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Home Technology Best AV receivers of 2020

Best AV receivers of 2020

Want to find the best AV receiver for the money? I’ve recently tested some of the most popular big black box options from the major brands, and the feature sets and performance levels are impeccably high in this middling price range. From Dolby Atmos to Wi-Fi music streaming to voice control, these models have everything a home theater enthusiast needs.


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How to buy an affordable AV receiver



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Which receiver comes out on top?

Of the current receiver models I’ve reviewed, the Onkyo TX-NR696 is my favorite. The receiver offers excellent usability, great surround sound with plenty of headroom, solid looks and, most important, plenty of up-to-date features. The Onkyo retails for more than $500 but it’s regularly on sale for under that. Even at $580 the TX-NR696 is a great deal.

The Sony STR-DN1080 also puts in a good show despite being from 2017, as does the 2019 Denon AVR-S750 which offers an even more refined performance than the Sony and Onkyo. I rated all three as “excellent,” with just a little daylight separating their overall CNET ratings. They’re all great performers and, as prices fluctuate regularly, if you can find one that’s significantly less expensive than the others, go for it.

Read more: Sound bar vs. speakers: Which TV audio system sounds best in 2020?

Sarah Tew/CNET

The Onkyo TX-NR696 is the best budget-ish receiver released in 2019 with a wealth of connectivity that supports multiple audio formats with a big, bold sound. It isn’t the direct replacement to my favorite receiver of 2018, the TX-NR585, but this step-up model offers a number of improvements including a bump in power (80W to 100W) and a front-mounted HDMI cable port. If you can find the TX-NR696 under $500 that’s great but it’s still worth the extra coin.

Read our Onkyo TX-NR696 review.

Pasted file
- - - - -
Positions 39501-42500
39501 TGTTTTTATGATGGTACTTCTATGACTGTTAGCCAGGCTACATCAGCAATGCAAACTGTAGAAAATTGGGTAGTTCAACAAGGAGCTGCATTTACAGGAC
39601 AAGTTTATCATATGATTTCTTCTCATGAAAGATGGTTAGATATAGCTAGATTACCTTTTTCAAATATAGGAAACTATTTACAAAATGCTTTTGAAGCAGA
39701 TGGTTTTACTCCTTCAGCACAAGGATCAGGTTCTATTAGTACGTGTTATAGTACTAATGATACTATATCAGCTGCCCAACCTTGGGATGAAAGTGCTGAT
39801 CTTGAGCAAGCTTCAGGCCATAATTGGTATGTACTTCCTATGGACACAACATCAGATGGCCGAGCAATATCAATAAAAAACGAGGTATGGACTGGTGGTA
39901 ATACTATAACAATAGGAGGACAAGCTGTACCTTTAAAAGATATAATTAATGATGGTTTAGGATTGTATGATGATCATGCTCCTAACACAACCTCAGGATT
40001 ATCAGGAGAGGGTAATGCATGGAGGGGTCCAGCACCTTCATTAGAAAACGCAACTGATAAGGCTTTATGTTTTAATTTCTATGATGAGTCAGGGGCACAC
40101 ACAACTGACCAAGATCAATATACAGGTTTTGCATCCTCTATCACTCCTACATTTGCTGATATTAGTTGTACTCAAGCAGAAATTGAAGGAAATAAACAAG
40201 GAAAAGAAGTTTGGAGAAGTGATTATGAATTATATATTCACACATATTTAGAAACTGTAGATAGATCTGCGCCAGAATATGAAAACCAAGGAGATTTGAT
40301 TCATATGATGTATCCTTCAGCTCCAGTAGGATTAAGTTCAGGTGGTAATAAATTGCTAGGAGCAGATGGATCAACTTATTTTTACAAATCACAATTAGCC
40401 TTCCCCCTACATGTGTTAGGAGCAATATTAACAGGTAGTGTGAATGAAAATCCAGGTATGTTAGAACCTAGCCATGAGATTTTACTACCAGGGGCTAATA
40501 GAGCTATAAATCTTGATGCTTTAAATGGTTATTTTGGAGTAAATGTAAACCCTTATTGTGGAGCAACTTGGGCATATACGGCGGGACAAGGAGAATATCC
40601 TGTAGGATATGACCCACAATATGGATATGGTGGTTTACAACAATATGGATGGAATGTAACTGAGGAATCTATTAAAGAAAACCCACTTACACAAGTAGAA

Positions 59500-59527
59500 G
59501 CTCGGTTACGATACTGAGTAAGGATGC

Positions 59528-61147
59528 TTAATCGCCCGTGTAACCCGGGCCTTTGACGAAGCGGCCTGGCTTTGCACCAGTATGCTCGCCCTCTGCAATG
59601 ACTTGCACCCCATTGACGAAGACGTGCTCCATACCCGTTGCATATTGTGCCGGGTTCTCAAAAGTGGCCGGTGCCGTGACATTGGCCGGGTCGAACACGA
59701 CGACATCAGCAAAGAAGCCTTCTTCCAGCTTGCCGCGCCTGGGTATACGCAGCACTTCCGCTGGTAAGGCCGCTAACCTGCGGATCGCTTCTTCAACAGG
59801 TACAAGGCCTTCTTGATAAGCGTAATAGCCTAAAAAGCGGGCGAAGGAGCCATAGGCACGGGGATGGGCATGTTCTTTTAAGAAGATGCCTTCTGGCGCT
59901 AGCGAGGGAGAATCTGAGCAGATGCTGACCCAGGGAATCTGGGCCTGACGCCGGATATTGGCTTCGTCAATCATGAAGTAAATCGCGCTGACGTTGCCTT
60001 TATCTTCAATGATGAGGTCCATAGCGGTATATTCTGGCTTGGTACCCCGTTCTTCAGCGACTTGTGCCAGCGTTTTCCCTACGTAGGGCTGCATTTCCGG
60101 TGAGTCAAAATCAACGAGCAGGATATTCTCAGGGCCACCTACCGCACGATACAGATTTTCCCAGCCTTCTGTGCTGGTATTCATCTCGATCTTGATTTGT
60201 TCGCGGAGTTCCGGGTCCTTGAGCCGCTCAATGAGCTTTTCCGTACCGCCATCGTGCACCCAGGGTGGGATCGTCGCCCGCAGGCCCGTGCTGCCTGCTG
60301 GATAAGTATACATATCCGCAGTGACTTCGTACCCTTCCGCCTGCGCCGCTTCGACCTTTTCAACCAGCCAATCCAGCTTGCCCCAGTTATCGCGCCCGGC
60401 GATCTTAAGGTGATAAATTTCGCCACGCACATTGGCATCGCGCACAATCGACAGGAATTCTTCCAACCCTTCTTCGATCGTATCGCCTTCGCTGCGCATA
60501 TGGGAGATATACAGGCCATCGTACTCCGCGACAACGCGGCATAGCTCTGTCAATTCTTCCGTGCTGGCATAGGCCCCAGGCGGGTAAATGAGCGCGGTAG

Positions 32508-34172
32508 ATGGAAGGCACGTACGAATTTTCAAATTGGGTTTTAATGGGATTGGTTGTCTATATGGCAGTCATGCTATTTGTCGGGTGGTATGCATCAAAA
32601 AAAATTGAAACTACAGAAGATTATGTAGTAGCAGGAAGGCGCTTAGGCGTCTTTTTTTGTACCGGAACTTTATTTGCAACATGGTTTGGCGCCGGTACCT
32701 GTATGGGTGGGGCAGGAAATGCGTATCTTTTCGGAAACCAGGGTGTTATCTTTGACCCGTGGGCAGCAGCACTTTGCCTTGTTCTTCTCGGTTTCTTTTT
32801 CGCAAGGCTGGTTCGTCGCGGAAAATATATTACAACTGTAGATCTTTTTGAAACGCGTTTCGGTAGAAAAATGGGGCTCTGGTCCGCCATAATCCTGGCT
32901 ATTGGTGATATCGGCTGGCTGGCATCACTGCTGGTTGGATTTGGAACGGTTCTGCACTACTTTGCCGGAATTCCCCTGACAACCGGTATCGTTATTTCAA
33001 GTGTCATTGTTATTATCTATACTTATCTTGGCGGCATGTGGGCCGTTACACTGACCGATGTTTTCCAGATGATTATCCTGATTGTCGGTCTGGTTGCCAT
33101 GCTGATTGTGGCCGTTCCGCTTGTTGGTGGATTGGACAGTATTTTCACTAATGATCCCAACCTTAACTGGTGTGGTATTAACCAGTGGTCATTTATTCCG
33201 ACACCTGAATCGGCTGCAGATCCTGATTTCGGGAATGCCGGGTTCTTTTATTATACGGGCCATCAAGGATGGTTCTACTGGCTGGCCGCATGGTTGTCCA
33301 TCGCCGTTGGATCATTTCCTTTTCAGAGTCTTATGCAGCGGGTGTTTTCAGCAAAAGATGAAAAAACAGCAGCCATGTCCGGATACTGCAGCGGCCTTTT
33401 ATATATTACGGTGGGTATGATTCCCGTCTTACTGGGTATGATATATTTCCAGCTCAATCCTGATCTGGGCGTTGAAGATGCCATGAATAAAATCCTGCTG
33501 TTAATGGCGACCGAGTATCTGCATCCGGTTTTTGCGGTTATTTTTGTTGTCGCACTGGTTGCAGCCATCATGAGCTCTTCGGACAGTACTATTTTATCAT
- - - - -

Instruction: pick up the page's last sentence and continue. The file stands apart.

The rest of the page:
Read more: Best soundbars for 2020

Sarah Tew/CNET

The Sony STR-DN1080 was our 2017 Editors’ Choice, and it’s still an excellent package. Sound quality is not quite as strong as those of the Denon and Onkyo, but they’re all very close. If you want a receiver that offers ease of use and integrates both AirPlay (but not AirPlay 2) and Chromecast built-in wireless streaming, this is a great option. Don’t pay full price, though — it regularly goes on sale for between $400 and $500.

Read our Sony STR-DN1080 review.

Sarah Tew/CNET

The 2019 AVR-S750H replaces the excellent S740H, and while it’s been tweaked a little, it appears to be essentially the same receiver. It has everything you need, including voice control compatible via both Amazon Alexa and Google speakers, Atmos and AirPlay 2. 

Read the Denon AVR-S750H review.

Read more: Best Wi-Fi speakers and music systems of 2020

Also consider

Sarah Tew/CNET

The Yamaha RX-V485 offers quality sound at an affordable price, but for most people, it’s worth paying more for extra HDMI inputs and outputs and Dolby Atmos capability, available in all of the models above.

Read our Yamaha RX-V485 review.

What to look for in a $500-ish receiver

AV receivers are notoriously complex, with reams of features and confusing technical specifications. I’m going to sum up the most important ones right here. 

You want to make sure your new receiver can keep up with the latest TVs and video gear. Standards do change all the time, but the bare minimum right now is support for HDR and Dolby Vision (at least HDMI version 2.0 or better). All of these models support 4K and HDR video.

Read more: The best smart speakers of 2020

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The rear panel of the Onkyo TX-NR585 offers six HDMI inputs


Sarah Tew/CNET

  • At least four HDMI inputs

With most televisions and set-top boxes supporting HDMI, you should buy a receiver that has as many of these inputs and outputs as possible. Front-mounted HDMI ports are kind of like appendices — unneeded, because most users don’t do hot-plugging of HDMI devices — making the number rear ports what’s most important. The Yamaha has the least at four, while the Sony and Onkyo have the most, at six. The Sony also offers a second HDMI-out for Zone 2. 

  • You don’t really need Dolby Atmos “height” speakers

The Yamaha is the only model here that doesn’t support Dolby Atmos and DTS:X but the effects they have on your movie watching can be subtle, or in most movies: nonexistent. In other words, don’t worry about missing out on these new formats if you don’t install the extra speakers. Mounting rear surrounds high on the wall instead will get you half of the way in terms of quality immersive sound. 

Most midrange receivers have onboard Wi-Fi network wireless streaming for music. There are plenty of standards for wireless streaming services, but the most universal are Apple AirPlay and Chromecast built in. If you’re looking to build a multiroom system with a variety of AV systems and speakers with wireless connectivity, these are the two flavors to aim for. The Onkyo and Sony are the only two that support both. The Denon models lack wireless streaming via Chromecast but up the ante to AirPlay 2.

For more on what you should be looking for, check out my full AV receiver buying guide.

Read more: Best sound bars under $300



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